In the wake of nationwide protests criticizing police brutality, Lil Wayne has recounted his experience with a White cop who saved his life when he was 12.
Rapper Lil Wayne has doubled down on his support for cops in the wake of George Floyd‘s death. The 37-year-old came under fire earlier in the week when he suggested that activists were also to blame for the unarmed black man’s tragic death. Now, he’s appeared on the latest episode of “Young Money Radio” on Apple Music, to further explain his thoughts about the police following nationwide outcry and protests in support of the Black Lives Matter movement.
“My life was saved when I was young,” he began. “I was 12 or something, I think. Shot myself. I was saved by a white cop, Uncle Bob. So you have to understand … you have to understand the way I view police, period. I was saved by a white cop. There was a bunch of black cops jumped over me when they saw me at that door, laying on the floor with that hole in my chest. He refused to. He said, ‘I found this baby on this floor. I need to get to a hospital.’ He didn’t wait for an ambulance. He took his car. He made somebody drive it, and he made sure that I lived.”
Although his life may have been saved by a cop, Lil Wayne has had a range of experiences with law enforcement, particularly growing up in the south. “I’m from New Orleans, 17th and High Grove. We have a thing called Jump Out Boys, uptown New Orleans. That’s the police,” he said. “They pull up on you, they already got their door cracked. It look like, you ever seen a clown car — when a clown pull up in a small car and 30 of them get out the car, like 30 clowns. That’s how it be, like one small police car pull up, but they got both doors cracked on both sides. Bop, soon as they stop, bop, they jump out. So many of them jump out, and they ain’t coming running up to you to ask you what’s your name and how you doing and how’s your day. No, they not coming around after you for that.”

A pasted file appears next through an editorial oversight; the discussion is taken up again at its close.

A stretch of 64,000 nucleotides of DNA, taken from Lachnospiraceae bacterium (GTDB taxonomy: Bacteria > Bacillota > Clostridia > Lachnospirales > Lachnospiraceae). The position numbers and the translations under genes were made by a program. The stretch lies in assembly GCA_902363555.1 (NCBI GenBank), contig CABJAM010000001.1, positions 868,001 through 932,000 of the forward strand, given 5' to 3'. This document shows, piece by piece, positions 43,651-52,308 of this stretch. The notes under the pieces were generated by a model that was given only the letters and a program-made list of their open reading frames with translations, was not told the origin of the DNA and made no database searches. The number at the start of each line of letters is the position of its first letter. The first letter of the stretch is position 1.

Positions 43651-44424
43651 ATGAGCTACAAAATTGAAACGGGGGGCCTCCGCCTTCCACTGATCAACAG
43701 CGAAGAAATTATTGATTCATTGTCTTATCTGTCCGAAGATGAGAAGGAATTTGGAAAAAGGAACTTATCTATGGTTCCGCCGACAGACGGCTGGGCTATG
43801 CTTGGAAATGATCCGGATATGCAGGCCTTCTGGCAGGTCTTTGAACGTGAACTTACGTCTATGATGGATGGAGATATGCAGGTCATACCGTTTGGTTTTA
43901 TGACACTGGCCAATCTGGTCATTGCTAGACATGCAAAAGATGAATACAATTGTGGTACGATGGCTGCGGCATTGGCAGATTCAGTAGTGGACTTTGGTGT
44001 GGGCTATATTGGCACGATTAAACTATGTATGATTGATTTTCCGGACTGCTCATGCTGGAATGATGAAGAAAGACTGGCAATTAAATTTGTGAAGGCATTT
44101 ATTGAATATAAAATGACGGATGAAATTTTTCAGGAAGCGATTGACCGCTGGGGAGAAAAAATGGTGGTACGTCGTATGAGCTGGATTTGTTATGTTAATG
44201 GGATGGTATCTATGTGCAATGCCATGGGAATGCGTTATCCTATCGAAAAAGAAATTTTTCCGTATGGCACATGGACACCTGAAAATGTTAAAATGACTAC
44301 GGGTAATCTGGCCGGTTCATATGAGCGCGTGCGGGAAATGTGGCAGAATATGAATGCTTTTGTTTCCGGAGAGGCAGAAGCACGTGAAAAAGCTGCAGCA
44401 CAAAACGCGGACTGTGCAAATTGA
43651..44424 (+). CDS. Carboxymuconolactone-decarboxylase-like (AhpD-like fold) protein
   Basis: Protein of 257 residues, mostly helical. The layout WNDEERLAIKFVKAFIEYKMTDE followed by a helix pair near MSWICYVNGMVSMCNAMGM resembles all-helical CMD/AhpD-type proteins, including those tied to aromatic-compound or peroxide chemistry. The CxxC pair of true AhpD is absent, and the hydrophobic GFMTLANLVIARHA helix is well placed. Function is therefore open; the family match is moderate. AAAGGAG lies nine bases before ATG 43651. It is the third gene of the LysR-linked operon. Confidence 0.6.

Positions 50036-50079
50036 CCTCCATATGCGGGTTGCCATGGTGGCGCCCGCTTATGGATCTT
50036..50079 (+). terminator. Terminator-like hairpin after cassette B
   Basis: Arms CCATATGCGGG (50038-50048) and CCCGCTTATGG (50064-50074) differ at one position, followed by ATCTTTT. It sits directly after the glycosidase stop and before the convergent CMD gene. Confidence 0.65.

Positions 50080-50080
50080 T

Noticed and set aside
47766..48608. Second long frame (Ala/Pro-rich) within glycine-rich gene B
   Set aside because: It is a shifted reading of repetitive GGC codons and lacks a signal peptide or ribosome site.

Wayne also discussed a more recent event involving a White pilot on his private jet. “A couple days ago I’m on my plane, private plane, mind you, thank God,” the rapper said. “So I had a situation on my plane. Pilot so happens to be Caucasian. I go up there to talk to him. He tells me, ‘Get out of the aisle and go back to your seat.’ He must have thought he was flying United Airlines or something, he must have forgot that that was my plane. He must have forgot. I think what happened is he did forget, he forgot what was going on. You know what happened, though? He had police waiting for me when we landed, waiting for my ass. Thank God the police, they didn’t forget what was going on, and they let me go ahead home.”
He concluded the interview by pleading with listeners not to judge him for having a favorable opinion of the cops. “So … before you want to speculate about anything, understand that I go through situations, too, and we all got our situations, so don’t judge no one for no reason, for how or whatever, don’t judge,” he said. The interview came just two weeks after the tragic death of George Floyd, which sparked global outcry. Celebrities have joined in the ongoing marches not only across the country, but around the world, and even more public figures have encouraged citizens to use their voice and vote in primaries throughout the country, like former President Barack Obama.